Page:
Tuesday, August 14, 2001
Kiteboarders from all over North America set sail for Stevenÿson, Wash. last weekend to compete for more than $2,500 in prize money at the second annual Bridge of the Gods Kiteboarding Festival.
Despite the international apÿpeal, it was the locals who stole the show, as the top three men and two of the top three women hailed from the valley.
David Tyburski of Hood River won the men's freestyle division, followed by Ken Winner of White Salmon and Kor Harrison, also of White Salmon. Karen Bureker (Hood River) won the women's competition, with Stacey Boggs (Hood River) finishing second and Renee Hanks (Arcata, Calif.) takÿing third.
"We had kiters from Puerto Rico, Hawaii and British Columÿbia, but when it came down to it, the locals really shined," event coordinator Floyd Wilkes said.
Conditions were favorable and the competition was spectacular as many of the world's top kiteÿboarders -- some who competed in the 2001 Gorge Games -- showed how far this sport has come in the past year.
"The level of ability has douÿbled since last year," said 2000 Bridge of the Gods winner Adam Koch, who helped judge this year's event.
"Last year everyone was learnÿing how to catch air, but they were jumping out of the water three times higher this year," he said.
Wilkes said organizers and sponsors are already preparing for next year. They hope to exÿpand the competition to include both pro and amateur divisions so people who aren't able to devote all their time to kiteboarding can still compete.
He explained that the main reaÿson for the event's success the past two years has been the help of the many volunteers. Two notÿable volunteers were race director Mike McHugh, who organized the judges panel and heat structures, and Kat Betz, who handled regisÿtration, updating the heat board and more.
"We were really pleased with all the support from our sponsors and volunteers," Wilkes said. "They were willing to do whatevÿer needed to be done for the event to succeed."
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Parkdale third graders sing "12 Disaster Days of Christmas"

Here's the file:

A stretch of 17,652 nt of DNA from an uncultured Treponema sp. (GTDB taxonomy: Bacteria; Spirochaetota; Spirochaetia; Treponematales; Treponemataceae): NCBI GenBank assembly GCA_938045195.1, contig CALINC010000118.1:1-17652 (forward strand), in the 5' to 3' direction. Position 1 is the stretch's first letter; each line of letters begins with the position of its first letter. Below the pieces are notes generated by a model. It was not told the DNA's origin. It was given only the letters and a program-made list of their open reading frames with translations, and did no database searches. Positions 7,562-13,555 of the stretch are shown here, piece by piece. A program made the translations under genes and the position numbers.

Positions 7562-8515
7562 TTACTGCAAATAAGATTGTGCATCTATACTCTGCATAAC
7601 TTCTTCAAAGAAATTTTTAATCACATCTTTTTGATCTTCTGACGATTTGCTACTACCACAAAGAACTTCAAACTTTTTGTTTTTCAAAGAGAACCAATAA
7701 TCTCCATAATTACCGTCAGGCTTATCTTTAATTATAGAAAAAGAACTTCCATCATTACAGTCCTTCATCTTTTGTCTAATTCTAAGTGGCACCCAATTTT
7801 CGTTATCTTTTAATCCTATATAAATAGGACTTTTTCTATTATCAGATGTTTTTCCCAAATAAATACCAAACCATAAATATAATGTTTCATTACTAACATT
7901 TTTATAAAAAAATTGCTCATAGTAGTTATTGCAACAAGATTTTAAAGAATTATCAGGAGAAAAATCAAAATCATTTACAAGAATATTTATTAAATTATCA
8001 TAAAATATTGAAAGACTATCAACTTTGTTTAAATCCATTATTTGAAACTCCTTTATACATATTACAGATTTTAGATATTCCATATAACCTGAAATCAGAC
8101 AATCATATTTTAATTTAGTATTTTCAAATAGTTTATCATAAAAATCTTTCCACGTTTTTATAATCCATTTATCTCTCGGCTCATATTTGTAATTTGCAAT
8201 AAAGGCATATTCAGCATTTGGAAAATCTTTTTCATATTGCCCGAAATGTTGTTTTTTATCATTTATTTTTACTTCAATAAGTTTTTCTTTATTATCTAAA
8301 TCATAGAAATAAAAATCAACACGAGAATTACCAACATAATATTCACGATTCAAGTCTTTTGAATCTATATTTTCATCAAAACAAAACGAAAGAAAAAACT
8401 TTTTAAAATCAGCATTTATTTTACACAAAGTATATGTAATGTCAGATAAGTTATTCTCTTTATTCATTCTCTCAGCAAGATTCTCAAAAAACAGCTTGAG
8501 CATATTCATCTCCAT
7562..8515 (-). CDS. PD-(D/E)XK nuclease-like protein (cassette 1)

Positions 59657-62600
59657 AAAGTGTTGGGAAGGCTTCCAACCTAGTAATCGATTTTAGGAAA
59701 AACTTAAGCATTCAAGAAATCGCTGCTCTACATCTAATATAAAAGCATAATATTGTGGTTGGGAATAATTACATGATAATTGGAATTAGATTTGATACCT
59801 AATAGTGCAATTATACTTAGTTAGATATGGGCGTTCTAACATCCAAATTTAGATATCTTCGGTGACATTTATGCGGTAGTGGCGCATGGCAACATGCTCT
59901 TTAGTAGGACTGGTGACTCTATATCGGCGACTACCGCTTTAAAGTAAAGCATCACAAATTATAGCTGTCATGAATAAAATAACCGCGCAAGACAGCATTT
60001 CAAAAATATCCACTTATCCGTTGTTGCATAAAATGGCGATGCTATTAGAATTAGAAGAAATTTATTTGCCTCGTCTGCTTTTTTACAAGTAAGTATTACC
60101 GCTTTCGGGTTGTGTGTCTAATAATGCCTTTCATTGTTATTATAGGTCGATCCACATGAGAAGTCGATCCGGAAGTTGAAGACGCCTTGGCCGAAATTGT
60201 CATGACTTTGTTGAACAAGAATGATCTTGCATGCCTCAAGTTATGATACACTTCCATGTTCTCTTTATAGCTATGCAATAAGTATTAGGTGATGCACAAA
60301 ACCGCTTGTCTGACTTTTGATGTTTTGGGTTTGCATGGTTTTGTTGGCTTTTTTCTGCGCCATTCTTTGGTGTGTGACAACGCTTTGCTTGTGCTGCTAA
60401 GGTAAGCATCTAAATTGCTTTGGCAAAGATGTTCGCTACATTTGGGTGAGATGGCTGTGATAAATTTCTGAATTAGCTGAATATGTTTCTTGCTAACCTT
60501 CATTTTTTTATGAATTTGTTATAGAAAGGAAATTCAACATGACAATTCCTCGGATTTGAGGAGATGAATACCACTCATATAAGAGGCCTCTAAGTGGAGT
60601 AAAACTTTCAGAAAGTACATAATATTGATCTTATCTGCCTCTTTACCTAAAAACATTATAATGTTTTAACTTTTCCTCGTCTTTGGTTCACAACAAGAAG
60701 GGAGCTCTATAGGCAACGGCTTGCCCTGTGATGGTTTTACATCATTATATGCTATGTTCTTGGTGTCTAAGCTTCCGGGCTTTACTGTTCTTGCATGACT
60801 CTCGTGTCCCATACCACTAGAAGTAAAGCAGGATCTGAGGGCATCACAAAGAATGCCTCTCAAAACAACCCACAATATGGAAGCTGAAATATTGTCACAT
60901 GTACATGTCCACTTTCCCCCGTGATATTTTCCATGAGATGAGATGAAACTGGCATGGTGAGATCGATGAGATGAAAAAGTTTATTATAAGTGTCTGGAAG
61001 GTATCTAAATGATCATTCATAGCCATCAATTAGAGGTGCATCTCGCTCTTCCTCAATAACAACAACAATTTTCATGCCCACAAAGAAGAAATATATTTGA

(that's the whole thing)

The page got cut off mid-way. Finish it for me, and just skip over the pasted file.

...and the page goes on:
Welcome to your sing-able Christmas gift list. What follows is an emergency rendition of “12 Days of Christmas” – for outfitting your home or car in case of snow storm, earthquake, flood or other emergency. Read it as a simple list, or sing it to the tune of “12 Days” – you know, as in “ … and a partridge in a pear tree…” Not to make light of it, but the song is a familiar framework for a set of gift ideas that you could consider gathering together, even if the recipient already owns items such as a bunch of coats, tire chains and flashlights. Stores throughout the Gorge are stocked up on all these items. Buying all 12 days might be prohibitive, but here are three ideas for checking any of the dozen off your list (notations follow, 1-12.) The gift items needed to stay warm, dry and safe are also coded to suggest items in your abode (A) in your car (C) or both (B). 12 Gallons of Water (A) 11 Family meals (B) 10 Cans of propane (A) 9 Hygiene bags (B) 8 Packs of batteries (A) 7 Spare coats (B) 6 Bright red flares (C) 5 Cozy blankets (B) 4 Tire chains (C) 3 Flashlights (B) 2 cell phone chargers (B) 1 And a crush-proof first aid kit (B) Price ranges? Here’s a few quotes for days Three, Two, Four and Nine: n A family gift of flashlights (three will run $15-30, Hood River Supply, Tum-A-Lum) n Cell phone chargers (two will run $30-60) n Tire chains (basic set, $30, Les Schwab, returnable if unused for the winter) n Family meals ($100 or so should cover the basics for three or four reasonably well-fed days) n The home kit should be kept in a handy place near an exit, and remember that water needs to be replenished every few months. If you have a solid first aid kit already, switch out the gift idea with “and-a-sto-o-u-t- tub-for it-all …” Otherwise, it’s a case of assembling your home or car kits and making sure all members of the family know what the resources are and how to use them (ie flares and propane). Emergency situations are at worst life-threatening, at best deeply uncomfortable if you and your family are left without power for an extended period, or traveling and find yourself in a situation where you need to wait out a storm, lengthy traffic delay, or other crisis. Notes on the 12 gift ideas: 12 – Gallons of water: that’s one per person in a four-member family to last for three days, the recommended minimum to be prepared for utility outages. 11 – Easy-open packaged goods, energy bars, dried food and nuts are good things to include for nutrition. Think of what your family of four needs for three days to stay fortified and hydrated (see number 12). Can-opener also recommended 10 – If you have a propane camping stove, keep extra fuel handy. 9 – Hygiene bags: put packaged moistened towelettes, toilet paper, and plastic ties in large garbage bags (for personal sanitation) Resource list courtesy of Hood River County Emergency Management, Barbara Ayers, manager/ 541-386-1213. The county also reminds residents to Get a Kit, Make A Plan to connect your family if separated, and Stay Informed. See www.co.hood-river.or.us to opt-in for citizen alerts. Enlarge